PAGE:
Fictitious Parties: Specificity Required to Avoid Statute of Limitations Dismissal

April 30, 2015Articles Garden State Gavel Blog

The inclusion of fictitious defendants in complaints is prevalent in most litigation practice, felt by most to provide a belt and suspenders approach to inclusion of all possible defendants after the expiration of the applicable statute of limitations. However, failure to properly describe the fictitious parties and causes of action in the pleading will render the allegations against the fictitious parties useless. A recent decision rendered in the matter of Estate of Harrison v. Trump Plaza Hotel & Casino, Civil No: 12-6683 (Judge Robert Kugler) addressed the adequacy of pleadings pertaining to the fictitious defendant rule in New Jersey.

Harrison v. Trump Plaza: factual summary

The Harrison matter arose from a wrongful death claim that sounded in premises liability and dram shop allegations. The decedent had been drinking in a bar in Atlantic City. He walked through an exit of a restaurant, became trapped in an employee area and fell down a “man-lift” shaft, sustaining fatal injuries. After the two year statute of limitations expired, plaintiff sought to substitute the both the architect/designer and construction manager/contractor for the John Doe defendants included in the complaint.

Why assert allegations against a fictitious defendant?

Pursuant to R. 4:26-4, fictitious defendants may be included if “the defendant’s true name is unknown to the plaintiff. . . stating it to be fictitious and adding an appropriate description sufficient for identification.” The purpose of R. 4:26-4 “is to allow a plaintiff faced with a time limitation to institute an action and thereafter, upon learning the true name of the ‘John Doe’ defendant, amend the complaint to specifically name the defendant.” Harrison v. Trump Plaza Hotel & Casino, citing, Cruz v. City of Camden, 898 F.Supp. 1100, 1107 (D.N.J. 1995). However, as in Harrison, the amendment to substitute a newly determined party for a formerly fictitious party will not relate back to the original pleading under R. 4:9-3 unless the fictitious defendant description and allegations has the requisite level of specificity.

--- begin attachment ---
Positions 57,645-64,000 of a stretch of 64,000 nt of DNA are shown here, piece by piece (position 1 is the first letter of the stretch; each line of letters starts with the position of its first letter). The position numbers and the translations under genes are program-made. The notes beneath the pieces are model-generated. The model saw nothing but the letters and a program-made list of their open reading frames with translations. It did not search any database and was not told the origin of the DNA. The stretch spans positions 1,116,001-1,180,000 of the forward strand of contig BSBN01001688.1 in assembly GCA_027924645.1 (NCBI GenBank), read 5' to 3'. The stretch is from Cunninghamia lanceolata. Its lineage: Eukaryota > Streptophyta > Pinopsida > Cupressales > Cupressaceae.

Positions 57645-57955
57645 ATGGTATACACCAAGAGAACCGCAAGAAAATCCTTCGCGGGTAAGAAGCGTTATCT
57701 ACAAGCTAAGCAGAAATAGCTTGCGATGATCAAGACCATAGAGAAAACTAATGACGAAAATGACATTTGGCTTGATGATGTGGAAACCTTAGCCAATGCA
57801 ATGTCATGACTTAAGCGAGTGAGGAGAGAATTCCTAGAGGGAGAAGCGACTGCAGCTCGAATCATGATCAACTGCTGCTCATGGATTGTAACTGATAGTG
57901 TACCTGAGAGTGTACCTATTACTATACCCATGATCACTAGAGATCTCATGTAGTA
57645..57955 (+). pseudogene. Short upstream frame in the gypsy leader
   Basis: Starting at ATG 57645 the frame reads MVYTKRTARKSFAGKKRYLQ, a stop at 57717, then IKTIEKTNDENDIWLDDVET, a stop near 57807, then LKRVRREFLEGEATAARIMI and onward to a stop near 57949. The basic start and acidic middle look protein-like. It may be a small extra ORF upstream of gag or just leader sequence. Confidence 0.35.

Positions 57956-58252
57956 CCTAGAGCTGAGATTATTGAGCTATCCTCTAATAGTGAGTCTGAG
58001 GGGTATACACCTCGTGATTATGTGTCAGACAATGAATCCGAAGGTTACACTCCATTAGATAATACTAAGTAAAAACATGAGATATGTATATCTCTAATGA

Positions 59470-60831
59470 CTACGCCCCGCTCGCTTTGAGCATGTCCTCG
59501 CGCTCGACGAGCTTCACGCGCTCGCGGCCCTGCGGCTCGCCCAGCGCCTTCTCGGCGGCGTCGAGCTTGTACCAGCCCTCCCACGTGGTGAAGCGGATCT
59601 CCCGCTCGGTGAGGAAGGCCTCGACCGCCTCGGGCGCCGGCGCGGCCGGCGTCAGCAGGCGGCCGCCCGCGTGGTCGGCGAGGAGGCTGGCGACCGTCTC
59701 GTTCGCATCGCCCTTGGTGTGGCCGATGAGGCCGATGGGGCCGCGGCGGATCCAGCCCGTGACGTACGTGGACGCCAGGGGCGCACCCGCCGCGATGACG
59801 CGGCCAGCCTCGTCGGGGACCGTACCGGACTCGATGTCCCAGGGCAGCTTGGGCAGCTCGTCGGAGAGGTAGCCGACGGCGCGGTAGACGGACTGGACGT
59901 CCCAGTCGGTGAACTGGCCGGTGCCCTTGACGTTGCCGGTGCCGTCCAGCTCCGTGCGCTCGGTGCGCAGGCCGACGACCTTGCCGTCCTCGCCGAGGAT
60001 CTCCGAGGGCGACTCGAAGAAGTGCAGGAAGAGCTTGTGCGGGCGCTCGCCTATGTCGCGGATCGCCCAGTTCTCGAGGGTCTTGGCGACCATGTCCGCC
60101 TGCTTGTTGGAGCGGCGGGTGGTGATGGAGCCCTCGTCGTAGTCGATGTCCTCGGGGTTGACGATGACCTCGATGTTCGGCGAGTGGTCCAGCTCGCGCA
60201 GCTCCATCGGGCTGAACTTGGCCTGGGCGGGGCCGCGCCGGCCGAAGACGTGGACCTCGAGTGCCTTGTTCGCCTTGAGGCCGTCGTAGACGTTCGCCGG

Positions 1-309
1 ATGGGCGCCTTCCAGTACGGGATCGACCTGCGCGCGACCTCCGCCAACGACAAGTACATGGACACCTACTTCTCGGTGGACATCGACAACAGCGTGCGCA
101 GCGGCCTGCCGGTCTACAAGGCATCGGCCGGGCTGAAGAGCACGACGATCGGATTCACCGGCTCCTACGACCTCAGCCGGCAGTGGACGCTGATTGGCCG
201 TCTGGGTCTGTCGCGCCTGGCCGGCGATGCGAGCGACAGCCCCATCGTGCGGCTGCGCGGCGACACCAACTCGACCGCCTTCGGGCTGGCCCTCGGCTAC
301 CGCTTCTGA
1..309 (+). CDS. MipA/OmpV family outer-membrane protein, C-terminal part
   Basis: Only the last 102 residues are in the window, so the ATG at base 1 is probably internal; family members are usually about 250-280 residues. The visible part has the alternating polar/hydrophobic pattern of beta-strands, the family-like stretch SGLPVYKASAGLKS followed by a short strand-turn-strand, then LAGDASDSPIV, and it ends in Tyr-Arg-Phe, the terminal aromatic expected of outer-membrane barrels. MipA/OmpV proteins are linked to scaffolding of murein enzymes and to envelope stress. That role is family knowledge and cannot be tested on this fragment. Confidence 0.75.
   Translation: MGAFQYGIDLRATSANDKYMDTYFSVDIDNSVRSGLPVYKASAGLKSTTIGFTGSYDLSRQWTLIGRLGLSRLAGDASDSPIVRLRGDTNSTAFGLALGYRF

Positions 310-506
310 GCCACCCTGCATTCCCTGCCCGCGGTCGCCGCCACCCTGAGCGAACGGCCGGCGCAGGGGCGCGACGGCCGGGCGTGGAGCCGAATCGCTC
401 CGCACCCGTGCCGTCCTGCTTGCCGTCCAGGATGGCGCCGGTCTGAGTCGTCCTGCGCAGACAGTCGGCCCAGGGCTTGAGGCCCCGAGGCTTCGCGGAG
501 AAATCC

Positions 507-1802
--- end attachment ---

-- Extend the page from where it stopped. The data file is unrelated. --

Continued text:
Be Specific: description AND alleged responsibility

In Viviano v. CBS, Inc., 101 N.J. 538, 548 (1986), the New Jersey Supreme Court provided specific guidance regarding the level of specificity required. The guidance issued by the New Jersey Supreme Court was clear that both specificity in the description and basis of the missing defendant’s responsibility would be required to comply with R. 4:26-4 and permit relation back to the original complaint under R. 4:9-3 and avoid the claim being barred by any applicable statute of limitations.

Lack of Specificity: fatal to fictitious defendant designations

The failure to provide sufficient description of the missing defendants and its’ responsibility was the death knell for plaintiff’s attempted amendments in the Harrision matter. In Harrison, plaintiffs named fictitious defendants who “maintained, controlled, supervised, managed and were responsible for the properties” however sought to include both the architect/designer and construction manager/contractor. In addition, the description of the alleged responsibility of the fictitious defendants simply sounded in premises liability and did not include any allegation regarding design or construction defects. Due to the failure to provide the requisite specificity in both the fictitious party description and alleged responsibility, plaintiff was not permitted to avoid dismissal under the applicable statute of limitations of the claims against those involved in the design, construction and/or construction management of the alleged dangerous condition.

Lessons Learned

When drafting a complaint you must identify all potential causes of action the plaintiff may have against known and unknown entities. The complaint should be drafted with the same level of specificity as any other allegation in the complaint, absent the actual name of the defendant, to comply with R. 4:26-4 and avail yourself of the opportunity to avoid the dismissal of such claims under the statute of limitations.